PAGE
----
“to know him and the power of his resurrection, the fellowship of his sufferings, sharing in the sake kind of death as his —”
What does it mean to be “found in Christ”? It means that in the context of his imputation of righteousness to us, we come into relationship with him — we know him — and that knowledge gives us a promise of the resurrection to come. He who was raised from the dead will also raise us that we may indeed experience the power of that resurrection firsthand.
Yet, the power of the resurrection also comes at a cost. Paul writes of a fellowship of suffering and entering into a death that is “like his.” How are we to understand this death? Certainly, one must not die on a cross to enter heaven? So, what does Paul mean by this? As you continue to read the flow of Paul’s language, he explains exactly what he means by this — Paul means the putting to death of his sins and the things of the world that he might boast in. That means suffering, when God calls him to suffer, that he might be found faithful in service and grow more like Christ.
Yet, this notion of suffering is something that often is difficult for us to hear. We have been accustomed to the notion that we are to seek the comforts of life and that suffering is somehow undesirable. Yet, did not our Lord choose to suffer for us? Did not our Lord choose to die on the cross for us? And did not our Lord enter into glory through the pathway of suffering? If it was good enough for our Lord’s entrance into heaven, is it not good enough for us? Is not suffering often the way that God refines those who are most precious to him? As C.S. Lewis wrote in his Problem of Pain, if we ask for less suffering and not more, are we not asking God for less love and not more?
We live in a world where many Christians are dying for their faith. And, these Christian brothers and sisters count it their privilege to “enter into” our Lord’s sufferings. At the same time, in the west, we live in a world where, while there is comfort for those who believe, people and churches are apostatizing faster than can be counted. While it is quite true that the freedoms we enjoy in this western world have been a great and profound blessing to the church, particularly in the realm of discipleship (formation of Christian Schools, Colleges, Seminaries, Book Publishers, etc…), with that freedom there has also been a fertile seedbed for false teachers and lazy believers. Let us be neither, even at the cost of persecution, that we may guide the church in a way that willingly enters into Christ’s sufferings — internally as we put sin to death and externally as we face persecution.
“And Abraham said, ‘It was because I said, ‘no one fears God in this place and they will slay me over the thing of my wife.’’”
“For this reason, I remind you to rekindle the gift of God which is in you through the laying on of my hands. For God did not give you a spirit of cowardice, but of power, love, and self-control.”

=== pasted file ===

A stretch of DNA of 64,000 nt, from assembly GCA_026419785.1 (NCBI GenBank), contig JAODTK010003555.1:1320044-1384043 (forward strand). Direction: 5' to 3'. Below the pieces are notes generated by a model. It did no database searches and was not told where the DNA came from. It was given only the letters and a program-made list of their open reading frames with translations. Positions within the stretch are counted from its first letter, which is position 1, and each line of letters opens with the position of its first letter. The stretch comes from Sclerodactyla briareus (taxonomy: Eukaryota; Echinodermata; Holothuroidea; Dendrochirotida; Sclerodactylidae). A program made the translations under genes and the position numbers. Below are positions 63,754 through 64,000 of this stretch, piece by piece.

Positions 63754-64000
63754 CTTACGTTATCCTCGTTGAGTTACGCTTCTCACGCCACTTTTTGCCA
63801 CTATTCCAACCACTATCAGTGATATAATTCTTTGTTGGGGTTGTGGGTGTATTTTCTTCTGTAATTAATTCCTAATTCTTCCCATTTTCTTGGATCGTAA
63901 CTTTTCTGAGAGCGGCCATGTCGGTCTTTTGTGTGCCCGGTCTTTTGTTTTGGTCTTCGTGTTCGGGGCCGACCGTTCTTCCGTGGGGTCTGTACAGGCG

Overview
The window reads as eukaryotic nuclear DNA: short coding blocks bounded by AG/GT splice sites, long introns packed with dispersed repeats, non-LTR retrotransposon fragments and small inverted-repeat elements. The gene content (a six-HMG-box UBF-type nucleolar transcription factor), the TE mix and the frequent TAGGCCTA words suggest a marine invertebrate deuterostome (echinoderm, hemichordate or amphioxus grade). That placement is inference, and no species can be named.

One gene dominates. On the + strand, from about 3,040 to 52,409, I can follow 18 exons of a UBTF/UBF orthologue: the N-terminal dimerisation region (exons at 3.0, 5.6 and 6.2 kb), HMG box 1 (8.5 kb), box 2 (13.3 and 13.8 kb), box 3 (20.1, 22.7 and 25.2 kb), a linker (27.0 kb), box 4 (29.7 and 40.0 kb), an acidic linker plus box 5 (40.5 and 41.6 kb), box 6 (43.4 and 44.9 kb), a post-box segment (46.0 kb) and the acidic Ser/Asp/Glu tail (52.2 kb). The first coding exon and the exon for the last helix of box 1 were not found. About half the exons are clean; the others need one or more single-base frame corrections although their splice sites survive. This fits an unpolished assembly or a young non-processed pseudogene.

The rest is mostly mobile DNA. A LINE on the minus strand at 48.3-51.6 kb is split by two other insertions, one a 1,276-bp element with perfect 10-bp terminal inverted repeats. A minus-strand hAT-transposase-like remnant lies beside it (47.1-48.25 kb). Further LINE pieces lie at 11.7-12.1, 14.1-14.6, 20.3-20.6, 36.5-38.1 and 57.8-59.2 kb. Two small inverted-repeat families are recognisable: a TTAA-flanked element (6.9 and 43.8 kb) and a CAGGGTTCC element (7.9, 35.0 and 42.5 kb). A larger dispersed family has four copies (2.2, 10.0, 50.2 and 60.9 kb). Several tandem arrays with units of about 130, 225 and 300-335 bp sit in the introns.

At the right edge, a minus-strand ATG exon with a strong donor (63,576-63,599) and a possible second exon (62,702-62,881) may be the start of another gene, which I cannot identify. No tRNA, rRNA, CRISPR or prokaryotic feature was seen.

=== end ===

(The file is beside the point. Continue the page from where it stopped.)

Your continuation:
(2 Timothy 1:6-7)
How often believers fall into the trap of fear. How sad it is when those who should know no fear of the things that can destroy the flesh of this world succumb to the terrors that it seems to present. Even here, Abraham, the “father of the faithful” (Romans 4:11), falls prey (once again) to the fear of what will happen if Abimelek finds out that Sarah is his wife, not his sister. And rather than trusting God, he falls back into his old sin of half-truths to try and cover himself.
As Christians, though, fear is not a character trait that should mark us. We have a God who is Lord of all of the heavens and who reigns sovereignly over his creation. We are in his hands and not under the power of the hands of our enemies. What confidence that should give to us, what boldness we should have as we share the Gospel of truth with our neighbors, friends, and co-workers. We, of all people, should be going out and sharing our faith; yet how often we adopt a fortress mindset and retreat our Christianity behind the walls of our church buildings. How sad it is that Christians who know the power of God in their lives can then doubt that power so greatly that they become timid and fearful and do not speak the truth into the lives of those around them.
Loved ones, love God. And whether the people in our communities love and fear God should not stop you from sharing the Gospel. What is the worst they will do? Make fun of you? Try and ridicule you? Was not our Lord ridiculed and made fun of for our sake? Will they attack you and harm you? Was not our Lord beaten for your sins and for mine? Will they kill you? Indeed, they may, but why fear those who can only harm the flesh when the God of heaven has the power to destroy both flesh and spirit? Loved ones, there is nothing to fear… go, make disciples of all men by seeing them baptized in the church and teaching them to obey all that Jesus commanded. There is nothing to fear from men.
Shall I, for fear of feeble man,
The Spirit’s course in me restrain?
Or, undismayed, in deed and word
Be a true witness for my Lord?